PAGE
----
- the required nutrient ratio (fertiliser grade) and nutrient solubility requirements,
- liquid phase requirements
- heat of reaction and temperature limitations, and
- process plant equipment capacity and operating features.
The granulation process shown in Figure 2 also incorporates the design features recommended for the production of NPKs containing relatively large amounts of urea or other very soluble and hydroscopic-materials.
In some chemical granulation processes, the solid raw materials, for example muriate of potash, are partially dissolved in an ammonium phosphate and/or ammonium nitrate slurry and the mixture is then sprayed onto a bed or curtain of material in the granulator which is usually a heated rotary drum, for example, a spherodizer. In this process, granules are formed primarily by accretion.
Links to related IFS Proceedings and presentation recordings
215, (1983), Computer Simulation of Fertiliser Granulation Plants,
S M P Mutsers, H J M Slangen, H J J Rutten, I K Watson.
Recording of ‘Statistical production control of ammonium nitrate plant‘, (2015), M Langpape (Required password is 2015Tech09)
216, (1983), Granulation of Ammonium Phosphates – Recent Experiences,
K J Barnett, D M Ivell, S F Smith.
238, (1985), Granulation by Extrusion and Compaction Methods,
J P Bruynseels.
310, (1991), Applied Rule-Based Control of CAN/NPK Granulation,
A K Sorth, P B Olsen, F Larsen, N K Larse.
535, (2004), Development and Use of Computer Simulation of Fertiliser Granulation, P Vonk, S Schaafsma.
783, (2016), Granulation of Complex Fertilisers
H Kiiski, A Kells.
Recording of ‘Granulation of complex fertilisers‘, (2016), H Kiiski (Required password is 2016Tech05)
Recording of ‘Changes, challenges, and opportunities in fertiliser-manufacturing processes: A personal review and outlook ‘, (2017), H Reuvers (Required password is 2017Tech06)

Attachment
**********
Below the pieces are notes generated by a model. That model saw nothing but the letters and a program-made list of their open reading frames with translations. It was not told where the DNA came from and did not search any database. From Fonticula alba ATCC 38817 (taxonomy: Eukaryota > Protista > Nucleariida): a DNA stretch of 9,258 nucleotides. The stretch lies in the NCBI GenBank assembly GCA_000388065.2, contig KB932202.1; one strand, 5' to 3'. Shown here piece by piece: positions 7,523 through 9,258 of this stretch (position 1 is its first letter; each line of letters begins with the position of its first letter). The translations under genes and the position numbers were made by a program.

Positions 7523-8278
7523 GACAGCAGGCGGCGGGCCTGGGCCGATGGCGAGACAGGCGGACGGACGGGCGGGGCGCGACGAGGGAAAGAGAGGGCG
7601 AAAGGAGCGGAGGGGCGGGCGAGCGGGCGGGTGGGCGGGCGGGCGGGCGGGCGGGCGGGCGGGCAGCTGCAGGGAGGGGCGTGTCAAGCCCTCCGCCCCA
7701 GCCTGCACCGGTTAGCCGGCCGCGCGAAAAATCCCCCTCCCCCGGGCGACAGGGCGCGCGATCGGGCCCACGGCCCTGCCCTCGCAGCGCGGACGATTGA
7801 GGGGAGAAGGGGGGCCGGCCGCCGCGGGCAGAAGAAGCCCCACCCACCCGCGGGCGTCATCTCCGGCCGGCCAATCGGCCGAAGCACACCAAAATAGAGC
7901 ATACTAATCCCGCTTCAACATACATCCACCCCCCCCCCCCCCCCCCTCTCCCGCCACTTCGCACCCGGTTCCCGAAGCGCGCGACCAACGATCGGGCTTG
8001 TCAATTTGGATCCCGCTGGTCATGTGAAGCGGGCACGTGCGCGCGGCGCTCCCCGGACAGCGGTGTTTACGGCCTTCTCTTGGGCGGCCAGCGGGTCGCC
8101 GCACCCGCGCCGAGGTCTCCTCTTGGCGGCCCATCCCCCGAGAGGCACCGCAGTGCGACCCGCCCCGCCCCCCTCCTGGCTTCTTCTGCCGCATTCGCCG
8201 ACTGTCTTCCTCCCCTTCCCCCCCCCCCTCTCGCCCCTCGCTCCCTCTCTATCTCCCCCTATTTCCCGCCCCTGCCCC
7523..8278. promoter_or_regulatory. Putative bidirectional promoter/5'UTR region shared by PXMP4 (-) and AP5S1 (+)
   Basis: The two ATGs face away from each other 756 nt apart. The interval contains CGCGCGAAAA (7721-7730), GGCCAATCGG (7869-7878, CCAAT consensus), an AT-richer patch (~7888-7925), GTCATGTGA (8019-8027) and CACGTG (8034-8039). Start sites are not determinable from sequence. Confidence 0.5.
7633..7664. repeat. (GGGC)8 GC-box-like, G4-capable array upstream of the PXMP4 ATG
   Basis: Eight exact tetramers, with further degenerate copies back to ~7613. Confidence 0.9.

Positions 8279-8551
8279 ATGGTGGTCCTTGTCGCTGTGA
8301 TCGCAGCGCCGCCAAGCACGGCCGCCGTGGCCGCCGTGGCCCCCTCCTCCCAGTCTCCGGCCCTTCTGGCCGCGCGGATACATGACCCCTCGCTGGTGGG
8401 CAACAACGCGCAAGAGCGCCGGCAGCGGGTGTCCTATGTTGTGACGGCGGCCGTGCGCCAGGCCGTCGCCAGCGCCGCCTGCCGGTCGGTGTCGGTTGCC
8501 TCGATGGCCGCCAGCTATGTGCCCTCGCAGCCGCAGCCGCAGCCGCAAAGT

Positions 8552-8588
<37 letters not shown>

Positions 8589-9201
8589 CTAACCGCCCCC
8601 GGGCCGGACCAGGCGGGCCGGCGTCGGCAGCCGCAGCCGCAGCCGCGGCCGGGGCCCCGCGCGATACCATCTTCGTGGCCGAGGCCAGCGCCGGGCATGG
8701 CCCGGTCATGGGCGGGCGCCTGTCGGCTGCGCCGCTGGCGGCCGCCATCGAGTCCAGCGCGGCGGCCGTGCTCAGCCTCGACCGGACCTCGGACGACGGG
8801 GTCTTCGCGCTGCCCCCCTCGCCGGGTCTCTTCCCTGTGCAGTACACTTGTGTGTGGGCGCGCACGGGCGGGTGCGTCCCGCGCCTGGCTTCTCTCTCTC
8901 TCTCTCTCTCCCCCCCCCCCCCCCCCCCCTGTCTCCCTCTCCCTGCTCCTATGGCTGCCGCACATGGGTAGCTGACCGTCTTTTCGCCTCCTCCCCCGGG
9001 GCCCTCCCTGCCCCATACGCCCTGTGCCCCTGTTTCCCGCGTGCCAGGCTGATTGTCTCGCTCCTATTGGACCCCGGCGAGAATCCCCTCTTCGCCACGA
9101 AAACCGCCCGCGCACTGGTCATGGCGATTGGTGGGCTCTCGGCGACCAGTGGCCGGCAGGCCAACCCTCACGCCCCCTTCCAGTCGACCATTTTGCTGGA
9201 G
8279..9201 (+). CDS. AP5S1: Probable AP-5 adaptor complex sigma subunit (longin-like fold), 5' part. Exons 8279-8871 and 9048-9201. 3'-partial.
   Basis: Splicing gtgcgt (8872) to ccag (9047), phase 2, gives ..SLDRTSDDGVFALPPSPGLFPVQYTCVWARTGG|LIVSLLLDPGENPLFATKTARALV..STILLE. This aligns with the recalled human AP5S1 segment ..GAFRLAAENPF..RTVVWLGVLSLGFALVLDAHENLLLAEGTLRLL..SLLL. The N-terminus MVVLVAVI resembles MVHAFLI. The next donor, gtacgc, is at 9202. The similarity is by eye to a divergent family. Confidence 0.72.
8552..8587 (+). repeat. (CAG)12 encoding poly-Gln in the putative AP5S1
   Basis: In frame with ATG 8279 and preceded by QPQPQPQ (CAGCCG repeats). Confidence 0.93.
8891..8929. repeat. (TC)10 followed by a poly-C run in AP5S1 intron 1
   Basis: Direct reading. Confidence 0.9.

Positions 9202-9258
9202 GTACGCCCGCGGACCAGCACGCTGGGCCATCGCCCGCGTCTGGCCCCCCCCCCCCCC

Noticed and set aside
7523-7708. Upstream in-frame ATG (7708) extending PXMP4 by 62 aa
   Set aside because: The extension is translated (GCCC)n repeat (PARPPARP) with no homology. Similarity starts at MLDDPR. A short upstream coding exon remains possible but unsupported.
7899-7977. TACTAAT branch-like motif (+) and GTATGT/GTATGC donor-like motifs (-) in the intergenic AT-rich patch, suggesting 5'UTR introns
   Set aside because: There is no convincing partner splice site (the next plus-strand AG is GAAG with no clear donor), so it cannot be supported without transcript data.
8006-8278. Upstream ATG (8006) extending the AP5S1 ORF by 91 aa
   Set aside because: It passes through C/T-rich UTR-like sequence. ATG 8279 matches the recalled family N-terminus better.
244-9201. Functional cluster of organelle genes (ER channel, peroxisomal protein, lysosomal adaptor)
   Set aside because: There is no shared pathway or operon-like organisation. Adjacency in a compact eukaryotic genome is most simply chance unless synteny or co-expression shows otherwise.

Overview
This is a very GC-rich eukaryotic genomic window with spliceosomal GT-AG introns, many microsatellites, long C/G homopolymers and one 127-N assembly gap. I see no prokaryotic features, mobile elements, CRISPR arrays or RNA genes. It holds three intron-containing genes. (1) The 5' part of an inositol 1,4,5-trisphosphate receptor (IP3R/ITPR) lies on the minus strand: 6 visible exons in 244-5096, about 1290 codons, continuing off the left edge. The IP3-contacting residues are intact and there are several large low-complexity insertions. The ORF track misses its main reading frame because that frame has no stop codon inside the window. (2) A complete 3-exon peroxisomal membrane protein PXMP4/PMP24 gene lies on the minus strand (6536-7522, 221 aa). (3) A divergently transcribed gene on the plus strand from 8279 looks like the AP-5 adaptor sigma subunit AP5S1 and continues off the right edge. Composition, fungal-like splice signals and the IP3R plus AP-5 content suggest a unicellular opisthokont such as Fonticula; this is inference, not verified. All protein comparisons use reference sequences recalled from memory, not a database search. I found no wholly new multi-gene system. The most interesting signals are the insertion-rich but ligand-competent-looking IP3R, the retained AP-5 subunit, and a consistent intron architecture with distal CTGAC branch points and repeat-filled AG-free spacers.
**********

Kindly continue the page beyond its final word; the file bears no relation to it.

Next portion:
807, (2017), Distributed control system implemented at a UK fertiliser complex: past, present and future Southerton, T
Recording of ‘Distributed control system implemented at a UK fertiliser complex: past, present and future‘, (2017), T Southerton (Required password is 2017Tech10)
Links to external resources
Autti, M., Loikkanen, M. and Suppanen, P. (1976). ‘Economic and Technical Aspects in some Differential NPK-Processes,’ ISMA Technical Conference, The Hague, The Netherlands, 13- 16 September.
Baynham, J.W. (1965). ‘The SAI-R Process for the Manufacture of Compound Fertilisers containing Ammonium Nitrate and Diammonium Phosphate,’ Proc. ISMA Tech. Conf., 14-16 September.
Benes, J.A., Hemm, A. (1985). ‘Modern Process Design in Compound Fertiliser Plants’, Seminar of Trends and Developments in the Fertiliser Industry.
Heiseler, G., Baier, D., Juling, D. and Kretschmer, W. (1973). ‘Process for manufacturing granulated phosphorous and potash fertilisers,’ Chem. Tech. (Leipzig) 25, no 7, 410–414.
Lee, R.G., Meline, R.S. and Young, R.D. (1970). ‘Pilot-Plant Studies of an Anhydrous Melt Granulation Process for Ammonium Phosphate Based Fertilisers,’ ISMA Technical Conference, Sandefjord, Norway, 8-11 September.
Lee, R.G., Meline, R.S. and Young, R.D. (1972). Pilot plant studies of anhydrous melt granulation process for ammonium phosphate-based fertilisers, Ind. Eng. Chem. Process. Des. Dev. 11, no1, 90–94.
Leyshon, D.W. and Mangat, I.S. (1976). ‘Innovations in Slurry Process Granulation Plants,’ ISMA Technical Conference, The Hague, The Netherlands, 13-16 September.
I. Makarenko, SOLEX, World Fertilizer Magazine, November-December 2019, pages 77-78, Saving energy while avoiding caking.
Passmore, R.I.O. (1965). ‘The Automatic Control of a Granulation Plant,’ ISMA Technical Conference, Edinburgh, United Kingdom, 14-16 September.